at war, our economy is in turmoil, and the American promise has been
threatened once more.

Tonight, more Americans are out of work and more are working harder for
less. More of you have lost your homes and even more are watching your
home values plummet. More of you have cars you can’t afford to drive,
credit card bills you can’t afford to pay, and tuition that’s beyond
your reach.

These challenges are not all of government’s making. But the failure to
respond is a direct result of a broken politics in Washington and the
failed policies of George W. Bush.

America, we are better than these last eight years. We are a better
country than this.

This country is more decent than one where a woman in Ohio, on the
brink of retirement, finds herself one illness away from disaster after
a lifetime of hard work.

This country is more generous than one where a man in Indiana has to
pack up the equipment he’s worked on for twenty years and watch it
shipped off to China, and then chokes up as he explains how he felt
like a failure when he went home to tell his family the news.

We are more compassionate than a government that lets veterans sleep on
our streets and families slide into poverty; that sits on its hands
while a major American city drowns before our eyes.

Tonight, I say to the American people, to Democrats and Republicans and
Independents across this great land – enough! This moment – this
election – is our chance to keep, in the 21st century, the American
promise alive. Because next week, in Minnesota, the same party that
brought you two terms of George Bush and Dick Cheney will ask this
country for a third. And we are here because we love this country too
much to let the next four years look like the last eight. On November
4th, we must stand up and say: “Eight is enough.”

Now let there be no doubt. The Republican nominee, John McCain, has
worn the uniform of our country with bravery and distinction, and for
that we owe him our gratitude and respect. And next week, we’ll also
hear about those occasions when he’s broken with his party as evidence
that he can deliver the change that we need.

But the record’s clear: John McCain has voted with George Bush ninety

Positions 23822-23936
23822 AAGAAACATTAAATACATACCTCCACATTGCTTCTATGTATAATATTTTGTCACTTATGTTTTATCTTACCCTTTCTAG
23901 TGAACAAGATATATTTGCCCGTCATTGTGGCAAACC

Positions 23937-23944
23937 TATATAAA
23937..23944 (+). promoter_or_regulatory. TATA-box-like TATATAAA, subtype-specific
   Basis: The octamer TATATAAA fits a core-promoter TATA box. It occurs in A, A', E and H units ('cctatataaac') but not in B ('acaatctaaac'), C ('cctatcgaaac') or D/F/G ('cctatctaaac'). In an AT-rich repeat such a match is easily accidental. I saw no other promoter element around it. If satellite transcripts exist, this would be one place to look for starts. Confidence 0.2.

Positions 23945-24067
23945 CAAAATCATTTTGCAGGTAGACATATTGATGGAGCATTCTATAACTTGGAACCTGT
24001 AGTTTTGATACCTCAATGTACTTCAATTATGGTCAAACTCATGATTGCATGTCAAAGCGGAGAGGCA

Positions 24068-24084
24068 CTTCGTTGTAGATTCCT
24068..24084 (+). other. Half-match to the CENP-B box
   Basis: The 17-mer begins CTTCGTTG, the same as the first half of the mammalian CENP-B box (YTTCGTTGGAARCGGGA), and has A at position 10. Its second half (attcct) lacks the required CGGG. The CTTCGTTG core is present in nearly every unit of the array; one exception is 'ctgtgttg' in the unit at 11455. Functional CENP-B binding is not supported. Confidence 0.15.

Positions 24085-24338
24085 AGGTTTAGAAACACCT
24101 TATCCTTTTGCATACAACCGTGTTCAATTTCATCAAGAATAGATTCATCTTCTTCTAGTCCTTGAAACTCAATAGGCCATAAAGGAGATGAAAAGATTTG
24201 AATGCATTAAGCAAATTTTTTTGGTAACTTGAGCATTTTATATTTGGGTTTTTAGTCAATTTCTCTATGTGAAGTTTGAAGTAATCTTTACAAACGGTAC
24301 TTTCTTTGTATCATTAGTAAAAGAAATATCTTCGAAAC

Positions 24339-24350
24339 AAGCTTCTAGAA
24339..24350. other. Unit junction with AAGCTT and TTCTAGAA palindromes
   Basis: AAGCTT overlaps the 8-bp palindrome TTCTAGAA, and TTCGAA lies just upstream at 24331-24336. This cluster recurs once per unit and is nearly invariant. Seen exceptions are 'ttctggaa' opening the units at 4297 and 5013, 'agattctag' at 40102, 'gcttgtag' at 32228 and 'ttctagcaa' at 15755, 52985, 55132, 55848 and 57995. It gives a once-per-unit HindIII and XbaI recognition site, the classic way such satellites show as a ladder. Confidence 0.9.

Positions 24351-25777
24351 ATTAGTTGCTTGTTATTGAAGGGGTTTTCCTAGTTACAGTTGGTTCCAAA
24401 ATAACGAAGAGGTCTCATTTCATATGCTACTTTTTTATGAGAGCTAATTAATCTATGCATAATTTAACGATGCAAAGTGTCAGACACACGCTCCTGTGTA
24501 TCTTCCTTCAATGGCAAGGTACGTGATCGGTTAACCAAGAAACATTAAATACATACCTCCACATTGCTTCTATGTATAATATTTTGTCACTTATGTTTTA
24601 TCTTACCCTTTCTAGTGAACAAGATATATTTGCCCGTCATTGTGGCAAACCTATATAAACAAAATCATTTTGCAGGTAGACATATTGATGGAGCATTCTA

percent of the time. Senator McCain likes to talk about judgment, but
really, what does it say about your judgment when you think George Bush
has been right more than ninety percent of the time? I don’t know about
you, but I’m not ready to take a ten percent chance on change.

The truth is, on issue after issue that would make a difference in your
lives – on health care and education and the economy – Senator McCain
has been anything but independent. He said that our economy has made
“great progress” under this President. He said that the fundamentals of
the economy are strong. And when one of his chief advisors – the man
who wrote his economic plan – was talking about the anxiety Americans
are feeling, he said that we were just suffering from a “mental
recession,” and that we’ve become, and I quote, “a nation of whiners.”

A nation of whiners? Tell that to the proud auto workers at a Michigan
plant who, after they found out it was closing, kept showing up every
day and working as hard as ever, because they knew there were people
who counted on the brakes that they made. Tell that to the military
families who shoulder their burdens silently as they watch their loved
ones leave for their third or fourth or fifth tour of duty. These are
not whiners. They work hard and give back and keep going without
complaint. These are the Americans that I know.

Now, I don’t believe that Senator McCain doesn’t care what’s going on
in the lives of Americans. I just think he doesn’t know. Why else would
he define middle-class as someone making under five million dollars a
year? How else could he propose hundreds of billions in tax breaks for
big corporations and oil companies but not one penny of tax relief to
more than one hundred million Americans? How else could he offer a
health care plan that would actually tax people’s benefits, or an
education plan that would do nothing to help families pay for college,